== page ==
Migrate from App Engine Datastore to Firestore in Datastore mode

This guide demonstrates how to migrate from App Engine Datastore to Firestore in Datastore mode (also referred to as Datastore).

Firestore in Datastore mode is similar to App Engine Datastore in that both refer to the same underlying Datastore service. While App Engine Datastore is accessible only through the App Engine legacy bundled services, Firestore in Datastore mode is a standalone Google Cloud product that is accessed through the Cloud Client Libraries.

Firestore in Datastore mode also offers a free tier and enables you to manage a highly scalable NoSQL document database and gives you the flexibility in the future to migrate to Cloud Run or another Google Cloud app hosting platform.

Before you begin

  1. Review the different Firestore database modes to ensure you understand the best use case for your app. Note that this guide covers how to migrate to Datastore mode.

  2. Review and understand Firestore in Datastore mode pricing and quotas.

    Firestore in Datastore mode offers free usage with daily limits, and unlimited storage, read, and write operations for paid accounts. While App Engine apps are disabled, they won't get any traffic to incur charges, however Datastore usage may be billable if it exceeds the free quota limits.

  3. Enable the following APIs in the project containing your app:

    • Artifact Registry API to store and manage your build artifacts
    • Cloud Build API to continuously build, test, and deploy your application.
    • Cloud Datastore API to migrate from App Engine bundled Datastore to Firestore in Datastore mode.

      Enable APIs

  4. Have an existing App Engine app running Java 8 or 11 that is connected to the App Engine Datastore service.

Process overview

At a high level, the process to migrate to Firestore in Datastore mode from App Engine Datastore consists of the following steps:

  1. Update configuration files
  2. Update your Java app
    1. Update the import statements
    2. Modify how the app accesses the Datastore service
    3. Obtain a Datastore generated key
    4. Modify entity creation
  3. Commit your transaction
  4. Query results

Update configuration files

Update your configuration files to use the Datastore mode client libraries.

Update the pom.xml file of your baseline Java app:

  1. Remove the App Engine SDK appengine-api-1.0-sdk imports, like the following:

  2. Add the Datastore client, like the following:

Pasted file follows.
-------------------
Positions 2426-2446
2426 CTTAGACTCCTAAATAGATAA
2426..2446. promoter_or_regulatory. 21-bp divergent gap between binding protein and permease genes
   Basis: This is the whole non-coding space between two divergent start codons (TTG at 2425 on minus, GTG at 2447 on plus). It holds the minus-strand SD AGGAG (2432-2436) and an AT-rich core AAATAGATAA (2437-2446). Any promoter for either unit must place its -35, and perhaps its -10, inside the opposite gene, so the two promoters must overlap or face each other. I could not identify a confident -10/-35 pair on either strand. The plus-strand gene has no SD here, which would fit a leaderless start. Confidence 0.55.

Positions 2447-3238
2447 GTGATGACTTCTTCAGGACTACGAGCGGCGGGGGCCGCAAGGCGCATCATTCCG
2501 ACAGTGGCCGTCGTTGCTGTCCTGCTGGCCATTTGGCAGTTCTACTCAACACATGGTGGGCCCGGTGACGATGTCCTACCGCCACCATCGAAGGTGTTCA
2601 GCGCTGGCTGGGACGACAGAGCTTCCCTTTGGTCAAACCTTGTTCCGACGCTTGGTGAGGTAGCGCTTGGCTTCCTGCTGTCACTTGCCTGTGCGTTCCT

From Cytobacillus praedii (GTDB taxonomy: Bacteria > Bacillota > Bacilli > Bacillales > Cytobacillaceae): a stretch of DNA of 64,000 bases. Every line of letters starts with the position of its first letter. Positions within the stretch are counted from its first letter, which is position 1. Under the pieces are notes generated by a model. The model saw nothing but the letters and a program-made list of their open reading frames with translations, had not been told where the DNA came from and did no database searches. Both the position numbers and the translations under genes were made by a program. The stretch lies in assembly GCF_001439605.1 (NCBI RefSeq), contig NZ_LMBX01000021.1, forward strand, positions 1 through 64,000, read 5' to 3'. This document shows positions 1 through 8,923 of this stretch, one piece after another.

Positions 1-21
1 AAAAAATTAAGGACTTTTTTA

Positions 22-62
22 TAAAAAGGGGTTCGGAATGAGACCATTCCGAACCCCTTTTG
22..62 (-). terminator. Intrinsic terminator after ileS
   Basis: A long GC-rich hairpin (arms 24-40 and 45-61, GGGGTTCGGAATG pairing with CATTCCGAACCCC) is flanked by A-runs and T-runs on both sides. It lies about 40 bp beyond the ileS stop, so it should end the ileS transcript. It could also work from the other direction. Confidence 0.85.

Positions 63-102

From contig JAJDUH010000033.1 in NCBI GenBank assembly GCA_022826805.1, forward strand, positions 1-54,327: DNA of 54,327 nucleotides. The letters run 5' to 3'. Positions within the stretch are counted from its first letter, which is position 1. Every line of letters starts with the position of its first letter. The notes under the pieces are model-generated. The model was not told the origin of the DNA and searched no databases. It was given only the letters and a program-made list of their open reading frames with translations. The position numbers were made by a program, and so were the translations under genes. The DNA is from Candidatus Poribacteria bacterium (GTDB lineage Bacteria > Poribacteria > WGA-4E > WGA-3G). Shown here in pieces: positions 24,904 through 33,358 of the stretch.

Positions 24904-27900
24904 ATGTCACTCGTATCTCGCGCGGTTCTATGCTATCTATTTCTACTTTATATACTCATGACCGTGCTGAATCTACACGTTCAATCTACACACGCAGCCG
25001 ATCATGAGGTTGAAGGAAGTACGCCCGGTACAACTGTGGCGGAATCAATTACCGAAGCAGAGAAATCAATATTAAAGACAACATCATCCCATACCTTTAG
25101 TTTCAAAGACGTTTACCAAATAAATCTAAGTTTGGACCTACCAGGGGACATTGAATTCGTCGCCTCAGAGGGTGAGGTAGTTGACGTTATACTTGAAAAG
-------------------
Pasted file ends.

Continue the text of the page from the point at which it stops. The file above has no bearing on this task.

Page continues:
<!-- Use latest version -->

Update your Java app

Update import statements

Modify your application files by updating the import and initialization lines:

  1. Remove the following App Engine import statements for App Engine Datastore com.google.appengine.api.datastore.*:

      import com.google.appengine.api.datastore.DatastoreService;
      import com.google.appengine.api.datastore.DatastoreServiceFactory;
      import com.google.appengine.api.datastore.Entity;
      import com.google.appengine.api.datastore.FetchOptions;
      import com.google.appengine.api.datastore.Query;
  2. Add the following Firestore in Datastore mode com.google.cloud.datastore.* imports:

      import com.google.cloud.Timestamp;
      import com.google.cloud.datastore.Datastore;
      import com.google.cloud.datastore.DatastoreOptions;
      import com.google.cloud.datastore.Entity;
      import com.google.cloud.datastore.Key;
      import com.google.cloud.datastore.FullEntity;
      import com.google.cloud.datastore.KeyFactory;
      import com.google.cloud.datastore.Query;
      import com.google.cloud.datastore.QueryResults;
      import com.google.cloud.datastore.StructuredQuery;

Modify how your app accesses the Datastore service

Firestore in Datastore mode uses the Datastore class instead of DatastoreService. To modify how your app access the Datastore service:

  1. Find the lines that use the DatastoreServiceFactory.getDatastoreService() method, like the following:

    // Initialize a client
    DatastoreService datastore = DatastoreServiceFactory.getDatastoreService();